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Tuesday Churn: Compact reconvenes

What’s churning:

The executive committee of Denver Mayor Michael Hancock’s Education Compact came together Monday for its first full meeting of 2012, and it included a couple of new – if familiar – faces.

Denver School Board president Mary Seawell has been added to the compact executive committee. Don Elliman, interim chancellor at the University of Colorado Denver and Anschutz Medical Campus, is taking the place of Jerry Wartgow, who recently announced his retirement.

Hancock touted the need to improve city schools during his 2011 campaign and officially launched the compact in August 2011 with the announcement of former DPS board member Theresa Peña as its executive director.

Hancock serves as a co-chair of the compact, along with Superintendent Tom Boasberg and Donna Lynne, president of Kaiser Permanente Colorado.

Much of Monday’s session was devoted to presentation of a “cradle-to-career civic infrastructure” by facilitator Kimberly Wicoff, director of knowledge and innovation for the Cincinnati-based Strive Network, which has helped guide similar efforts in numerous cities across the country.

The compact has identified three primary areas of focus: school readiness, high school graduation and preparedness, and postsecondary access and completion.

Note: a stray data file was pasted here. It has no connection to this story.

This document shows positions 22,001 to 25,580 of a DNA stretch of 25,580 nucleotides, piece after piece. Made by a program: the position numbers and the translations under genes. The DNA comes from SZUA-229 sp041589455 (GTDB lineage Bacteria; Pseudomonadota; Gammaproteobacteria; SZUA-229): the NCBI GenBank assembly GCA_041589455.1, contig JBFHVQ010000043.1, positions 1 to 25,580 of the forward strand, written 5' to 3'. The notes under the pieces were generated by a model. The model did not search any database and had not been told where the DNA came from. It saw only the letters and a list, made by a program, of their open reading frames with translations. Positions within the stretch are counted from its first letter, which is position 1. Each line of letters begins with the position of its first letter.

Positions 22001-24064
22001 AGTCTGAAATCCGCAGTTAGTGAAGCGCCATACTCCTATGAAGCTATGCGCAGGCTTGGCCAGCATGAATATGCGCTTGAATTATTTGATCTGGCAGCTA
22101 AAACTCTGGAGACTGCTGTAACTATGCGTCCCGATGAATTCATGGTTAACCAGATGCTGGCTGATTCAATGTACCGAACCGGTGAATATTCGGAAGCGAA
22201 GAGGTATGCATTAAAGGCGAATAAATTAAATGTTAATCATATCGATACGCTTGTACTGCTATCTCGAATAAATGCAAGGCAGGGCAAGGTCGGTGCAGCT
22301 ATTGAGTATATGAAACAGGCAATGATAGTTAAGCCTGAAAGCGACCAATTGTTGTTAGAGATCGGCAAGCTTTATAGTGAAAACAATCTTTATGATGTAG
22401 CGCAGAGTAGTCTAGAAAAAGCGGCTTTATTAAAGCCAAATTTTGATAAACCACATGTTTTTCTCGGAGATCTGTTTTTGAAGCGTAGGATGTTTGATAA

A subcommittee focusing on school readiness is beginning its work this week.

Compact board meetings are scheduled for the second Monday of every other month, so the full board will not meet again until April 9. The last board meeting was Dec. 12.

Read more about the compact here.

What’s on tap:

The Boulder school board meets at 5 p.m. at 6500 Arapahoe in Boulder. A mid-year budget update is on the agenda.

Good reads from elsewhere:

Obama’s budget: The administration’s 2013 budget proposal has lots of proposals of interest to education, including emergency aid for K-12 schools, competitive grants for teacher-related programs and an $8 billion fund to encourage jobs training at community colleges. Obama is asking $69.8 billion for the U.S. Department of Education, an increase of 2.5 percent. Flat funding is proposed for the major formula grants such as Title I. Our partners at EdWeek have the details.

The EdNews’ Churn is a daily roundup of briefs, notes and meetings in the world of Colorado education. To submit an item for consideration in this listing, please email us at

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